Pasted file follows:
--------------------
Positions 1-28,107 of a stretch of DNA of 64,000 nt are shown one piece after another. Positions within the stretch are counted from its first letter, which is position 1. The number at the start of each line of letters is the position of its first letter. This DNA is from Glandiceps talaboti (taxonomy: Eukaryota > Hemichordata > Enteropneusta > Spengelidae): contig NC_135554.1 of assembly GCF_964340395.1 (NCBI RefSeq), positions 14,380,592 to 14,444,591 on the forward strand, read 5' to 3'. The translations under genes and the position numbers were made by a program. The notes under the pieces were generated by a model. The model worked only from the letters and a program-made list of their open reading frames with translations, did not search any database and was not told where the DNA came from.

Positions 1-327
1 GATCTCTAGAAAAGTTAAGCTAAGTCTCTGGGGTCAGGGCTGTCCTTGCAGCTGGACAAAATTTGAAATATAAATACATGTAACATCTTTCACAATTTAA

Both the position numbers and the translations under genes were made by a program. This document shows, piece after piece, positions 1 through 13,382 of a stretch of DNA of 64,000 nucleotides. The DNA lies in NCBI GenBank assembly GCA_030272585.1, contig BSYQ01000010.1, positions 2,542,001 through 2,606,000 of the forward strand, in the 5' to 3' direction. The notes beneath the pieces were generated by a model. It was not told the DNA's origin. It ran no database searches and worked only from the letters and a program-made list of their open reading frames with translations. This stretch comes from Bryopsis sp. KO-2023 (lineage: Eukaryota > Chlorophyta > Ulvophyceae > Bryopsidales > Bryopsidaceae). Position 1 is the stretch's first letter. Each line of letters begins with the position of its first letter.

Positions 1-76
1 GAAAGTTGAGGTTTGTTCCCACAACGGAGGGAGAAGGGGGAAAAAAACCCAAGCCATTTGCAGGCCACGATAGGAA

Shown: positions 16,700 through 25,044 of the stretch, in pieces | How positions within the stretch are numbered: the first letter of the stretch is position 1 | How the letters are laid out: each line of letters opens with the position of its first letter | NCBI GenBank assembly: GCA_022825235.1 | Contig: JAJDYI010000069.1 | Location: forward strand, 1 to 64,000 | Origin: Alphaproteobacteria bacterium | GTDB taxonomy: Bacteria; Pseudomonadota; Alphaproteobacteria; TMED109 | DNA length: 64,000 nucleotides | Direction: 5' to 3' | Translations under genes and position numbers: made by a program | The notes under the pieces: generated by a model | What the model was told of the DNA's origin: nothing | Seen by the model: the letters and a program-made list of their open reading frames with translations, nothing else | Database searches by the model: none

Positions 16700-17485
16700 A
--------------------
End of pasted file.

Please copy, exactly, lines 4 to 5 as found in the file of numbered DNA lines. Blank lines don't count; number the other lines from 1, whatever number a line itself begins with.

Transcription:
Both the position numbers and the translations under genes were made by a program. This document shows, piece after piece, positions 1 through 13,382 of a stretch of DNA of 64,000 nucleotides. The DNA lies in NCBI GenBank assembly GCA_030272585.1, contig BSYQ01000010.1, positions 2,542,001 through 2,606,000 of the forward strand, in the 5' to 3' direction. The notes beneath the pieces were generated by a model. It was not told the DNA's origin. It ran no database searches and worked only from the letters and a program-made list of their open reading frames with translations. This stretch comes from Bryopsis sp. KO-2023 (lineage: Eukaryota > Chlorophyta > Ulvophyceae > Bryopsidales > Bryopsidaceae). Position 1 is the stretch's first letter. Each line of letters begins with the position of its first letter.

Positions 1-76